Sask. health-care system must adapt to lasting COVID-19 effects: doctor

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Saskatchewan health-care system must adapt to COVID-19 effects: doctor
WATCH: Saskatchewan's health-care system was already running close to capacity before the COVID-19 pandemic. – Jan 2, 2021

A doctor and a health-care policy consultant said COVID-19 could have a lasting impact on Saskatchewan’s health-care system and the Saskatchewan Health Authority (SHA) will need to adapt.

The system was already close to or at capacity before the coronavirus pandemic, the consultant said, and will soon have to take on the strain of two new populations who will likely need more care — baby boomers and COVID-19 long-haulers.

“I do think that our system is going to go through a period of challenge to actually adjust to what we might consider the new normal,” Dr. Dennis Kendel told Global News.

Kendel is a former president of medical staff at St. Paul’s Hospital in Saskatoon, of the Saskatchewan Medical Association and of the Medical Council of Canada. He’s also held positions in a variety of other medical organizations.

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He said the province’s health-care system will need to adapt to be able to handle the larger burden caused by more patients.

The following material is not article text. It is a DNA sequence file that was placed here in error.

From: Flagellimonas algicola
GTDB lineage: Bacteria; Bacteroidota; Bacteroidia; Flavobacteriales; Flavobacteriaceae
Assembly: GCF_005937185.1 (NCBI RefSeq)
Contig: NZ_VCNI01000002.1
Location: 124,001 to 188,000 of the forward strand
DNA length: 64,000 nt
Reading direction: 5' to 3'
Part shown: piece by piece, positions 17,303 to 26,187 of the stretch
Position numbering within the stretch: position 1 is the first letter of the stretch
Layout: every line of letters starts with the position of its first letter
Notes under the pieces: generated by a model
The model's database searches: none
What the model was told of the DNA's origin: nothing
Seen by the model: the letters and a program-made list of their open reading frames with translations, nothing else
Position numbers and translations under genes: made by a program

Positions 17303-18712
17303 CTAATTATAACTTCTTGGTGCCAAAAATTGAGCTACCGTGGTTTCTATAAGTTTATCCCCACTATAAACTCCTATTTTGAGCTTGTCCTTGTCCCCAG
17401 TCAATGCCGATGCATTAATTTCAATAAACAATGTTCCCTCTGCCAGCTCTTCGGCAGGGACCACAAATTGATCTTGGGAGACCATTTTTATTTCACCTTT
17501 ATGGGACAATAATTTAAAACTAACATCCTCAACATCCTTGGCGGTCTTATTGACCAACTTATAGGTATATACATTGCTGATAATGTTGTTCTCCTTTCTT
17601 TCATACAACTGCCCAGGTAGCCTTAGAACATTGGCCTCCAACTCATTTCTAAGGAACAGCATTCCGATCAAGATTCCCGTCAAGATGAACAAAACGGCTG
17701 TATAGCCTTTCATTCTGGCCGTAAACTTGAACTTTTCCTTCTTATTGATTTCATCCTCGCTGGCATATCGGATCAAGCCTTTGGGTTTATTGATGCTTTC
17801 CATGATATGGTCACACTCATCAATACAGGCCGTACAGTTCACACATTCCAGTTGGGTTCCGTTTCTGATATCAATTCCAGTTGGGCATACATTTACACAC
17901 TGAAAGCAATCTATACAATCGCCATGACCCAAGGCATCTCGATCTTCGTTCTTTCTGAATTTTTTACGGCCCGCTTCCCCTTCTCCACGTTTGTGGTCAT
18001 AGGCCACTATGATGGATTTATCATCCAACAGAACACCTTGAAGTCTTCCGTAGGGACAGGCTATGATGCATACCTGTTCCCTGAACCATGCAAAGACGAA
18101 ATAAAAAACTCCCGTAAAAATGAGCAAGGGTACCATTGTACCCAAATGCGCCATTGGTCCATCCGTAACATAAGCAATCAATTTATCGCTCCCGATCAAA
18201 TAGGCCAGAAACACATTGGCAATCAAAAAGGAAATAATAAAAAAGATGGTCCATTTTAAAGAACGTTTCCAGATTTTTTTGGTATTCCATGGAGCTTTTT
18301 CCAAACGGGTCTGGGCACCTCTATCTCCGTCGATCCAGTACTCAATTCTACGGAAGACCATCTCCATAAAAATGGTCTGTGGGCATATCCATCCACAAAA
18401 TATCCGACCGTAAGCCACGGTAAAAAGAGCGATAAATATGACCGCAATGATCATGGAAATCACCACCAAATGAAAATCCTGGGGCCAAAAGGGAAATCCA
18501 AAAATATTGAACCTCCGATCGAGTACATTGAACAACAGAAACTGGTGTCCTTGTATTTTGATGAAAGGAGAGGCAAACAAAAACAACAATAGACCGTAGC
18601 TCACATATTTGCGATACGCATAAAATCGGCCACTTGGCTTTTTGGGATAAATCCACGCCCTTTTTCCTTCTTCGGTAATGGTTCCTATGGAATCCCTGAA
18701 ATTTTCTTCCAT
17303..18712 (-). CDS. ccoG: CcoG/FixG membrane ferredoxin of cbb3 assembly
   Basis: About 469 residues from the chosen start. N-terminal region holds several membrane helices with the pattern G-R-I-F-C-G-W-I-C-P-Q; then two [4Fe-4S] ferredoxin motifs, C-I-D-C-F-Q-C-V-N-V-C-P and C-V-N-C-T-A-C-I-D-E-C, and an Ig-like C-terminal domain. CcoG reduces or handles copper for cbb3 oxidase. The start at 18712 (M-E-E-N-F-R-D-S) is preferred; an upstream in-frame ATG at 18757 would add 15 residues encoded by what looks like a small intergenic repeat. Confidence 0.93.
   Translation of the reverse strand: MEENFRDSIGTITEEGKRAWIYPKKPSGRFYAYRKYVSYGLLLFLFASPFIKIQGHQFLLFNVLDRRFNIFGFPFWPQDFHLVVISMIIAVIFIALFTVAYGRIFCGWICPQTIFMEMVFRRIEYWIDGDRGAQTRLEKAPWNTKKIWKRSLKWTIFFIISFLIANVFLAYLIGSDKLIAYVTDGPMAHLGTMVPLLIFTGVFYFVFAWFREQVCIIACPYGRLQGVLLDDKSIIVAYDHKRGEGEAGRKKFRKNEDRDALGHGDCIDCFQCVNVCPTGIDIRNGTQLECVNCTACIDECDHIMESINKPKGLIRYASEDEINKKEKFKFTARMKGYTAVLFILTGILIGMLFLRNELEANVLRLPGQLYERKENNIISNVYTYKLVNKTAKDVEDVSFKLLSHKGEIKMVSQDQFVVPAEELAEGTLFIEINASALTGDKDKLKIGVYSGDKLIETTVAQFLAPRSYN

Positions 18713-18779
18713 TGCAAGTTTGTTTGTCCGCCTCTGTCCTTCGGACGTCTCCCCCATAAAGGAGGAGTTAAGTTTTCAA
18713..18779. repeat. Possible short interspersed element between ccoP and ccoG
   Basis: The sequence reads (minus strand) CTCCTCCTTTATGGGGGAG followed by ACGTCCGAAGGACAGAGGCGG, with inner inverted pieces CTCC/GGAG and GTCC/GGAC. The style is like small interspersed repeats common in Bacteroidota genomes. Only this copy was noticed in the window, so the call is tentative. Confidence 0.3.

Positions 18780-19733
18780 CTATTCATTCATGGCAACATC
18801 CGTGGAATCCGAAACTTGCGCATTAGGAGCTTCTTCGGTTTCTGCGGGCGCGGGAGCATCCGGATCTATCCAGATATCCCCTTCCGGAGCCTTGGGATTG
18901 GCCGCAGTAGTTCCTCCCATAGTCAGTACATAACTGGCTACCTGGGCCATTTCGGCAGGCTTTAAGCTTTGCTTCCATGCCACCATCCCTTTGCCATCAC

He said the SHA needs to focus on delivering service to people where and when they need it — and that the health authority should continue looking into online medical care.

“Obviously, there’s some services you have to be physically present to receive. But if you can deliver a lot of services virtually, that that may increase our efficiency,” he said, speaking via Zoom.

That’s important in a province that’s as sparsely populated as Saskatchewan is, especially when it appears more people will need medical help.

Baby boomers, which Statistics Canada defines as someone born between 1946 and 1965, are reaching the ages where they will likely need more medical attention.

And some people who contracted COVID-19 continue to suffer from it, even after they recover.

Former patients report being easily tired, memory loss and “brain fog.”

And the World Health Organization found the disease can damage an infected person’s lungs, kidneys and heart.

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On top of that, The Lancet, a peer-reviewed medical journal, reported COVID-19 patients suffering strokes in their 50s.

“If you get a chronic illness following this [organ damage caused by COVID-19] that impairs your functionality, that certainly will have impact long term on the health-care system,” Kendel said.

He said it wasn’t clear if the costs of a busier health-care system would substantially increase once everyone is vaccinated, requiring higher taxes, though he predicted higher demand on the medical system.

He told Global News a focus on community-based health care that keeps people out of hospitals unless they need that level of help and better medical education in the general population would help ease the strain in the future.

He also said making the healthcare system more equitable would lower the cost.

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A huge portion of that, he said, is recognizing people with less money typically have worse health than those with more money. The pandemic exacerbated both measures.

“Homelessness costs us a lot of money in health care. It costs way more money than actually finding housing for people,” he said.

“We need to actually move upstream and try and mitigate those risks.”

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